Green Bay’s defensive play has elevated the past two games since the return of linebacker Clay Matthews. In those two games, Green Bay has 11 sacks and has allowed just 162 yards rushing.
Another solid contributor who continues to emerge each week is defensive lineman Mike Neal. Neal was much maligned coming into the season after many injury issues and a four game suspension for a positive PED test. Since getting healthy and with a steady rotation of linemen to keep him fresh, Neal has become the Packers biggest pass rushing threat on the line.
The Packers have also benefitted from the return of speedy cornerback Sam Shields. Shields has been brilliant since returning and now that the officials aren’t throwing ridiculous pass interference flags on every play he makes, he is once again a big contributor in the defensive backfield. Shields had an interception and a sack in Sunday’s win over Tennessee.
Much like Green Bay, the Vikings have continued to improve defensively, especially in their pass rush and in the defensive backfield. Rodgers will need to avoid the costly turnover and try to keep plays alive with his feet. Rodgers was sacked just once in Sunday’s win and if Green Bay can manage the same against Minnesota, it could prove to be a long day for the Vikings.
In the end, Green Bay is a more complete team and the biggest difference is obviously the quarterback position. While a victory is far from guaranteed, I do expect the Packers to come out very focused and aware of what is at stake. Winning or losing this game would very likely be the difference between some extra rest or having to turn around and play a postseason game just one week later. Green Bay should have plenty of chances to put this one away and secure the win and a first round playoff bye.
That bye would greatly benefit the team as they are still working to get a few key pieces healthy and ready for the postseason. Jordy Nelson, Charles Woodson, James Starks and now Randall Cobb will all test in practice this week to see if they can go at Minnesota and help the Packers finish on a high note. Even if Mason Crosby has to put one in off the uprights again this week, I like Green Bay’s chances in this game.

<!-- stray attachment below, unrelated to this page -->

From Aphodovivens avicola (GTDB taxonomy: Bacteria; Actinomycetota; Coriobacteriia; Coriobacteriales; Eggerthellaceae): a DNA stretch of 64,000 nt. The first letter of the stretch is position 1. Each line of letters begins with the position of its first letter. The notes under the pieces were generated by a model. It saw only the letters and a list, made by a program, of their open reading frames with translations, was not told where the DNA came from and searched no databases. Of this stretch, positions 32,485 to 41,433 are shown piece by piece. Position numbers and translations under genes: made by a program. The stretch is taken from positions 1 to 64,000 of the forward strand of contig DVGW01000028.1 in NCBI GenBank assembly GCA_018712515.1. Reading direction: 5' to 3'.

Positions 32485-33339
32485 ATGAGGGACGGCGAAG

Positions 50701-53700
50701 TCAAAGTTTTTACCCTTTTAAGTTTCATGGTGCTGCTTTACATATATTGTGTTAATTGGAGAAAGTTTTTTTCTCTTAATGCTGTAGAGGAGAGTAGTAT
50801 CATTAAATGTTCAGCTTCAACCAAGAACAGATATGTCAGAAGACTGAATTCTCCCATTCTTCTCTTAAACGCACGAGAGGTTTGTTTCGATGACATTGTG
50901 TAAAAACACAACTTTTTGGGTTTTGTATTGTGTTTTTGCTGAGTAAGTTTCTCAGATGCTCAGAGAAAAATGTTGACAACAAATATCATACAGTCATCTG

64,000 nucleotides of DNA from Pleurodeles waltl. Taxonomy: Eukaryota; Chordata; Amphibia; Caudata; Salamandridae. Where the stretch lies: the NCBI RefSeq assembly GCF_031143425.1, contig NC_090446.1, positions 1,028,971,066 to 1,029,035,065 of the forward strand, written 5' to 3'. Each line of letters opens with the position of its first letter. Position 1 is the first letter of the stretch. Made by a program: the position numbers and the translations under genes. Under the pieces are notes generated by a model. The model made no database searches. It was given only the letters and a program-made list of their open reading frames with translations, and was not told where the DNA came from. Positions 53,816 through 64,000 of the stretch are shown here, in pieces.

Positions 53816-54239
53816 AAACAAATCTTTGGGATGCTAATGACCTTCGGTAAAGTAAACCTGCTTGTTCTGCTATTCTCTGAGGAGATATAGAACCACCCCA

Enjoy the last week of the regular season!——————
Jason Perone is an independent sports blogger writing about the Packers on AllGreenBayPackers.comFollow Jason Perone:
5 thoughts on “Around the NFC North in Week 17”
My biggest fear is that (other than late 2010) McCarthy’s teams are notorious for NOT getting up for big games and NOT keeping their foot on the gas. The took care of the later ls weekend, and they need to do both this weekend! I believe this game will speak volumes towards the team that enters the playoffs. They need to be confident, and if they play the way they’re capable on Sunday it should be another confidence booster for the Packers. Play loose, play hard, and play well Packers, and there are good things ahead!
IMO,the Vikings are in a situation that Abe Lincolm spoke of “a House Divided against itself cannot stand”.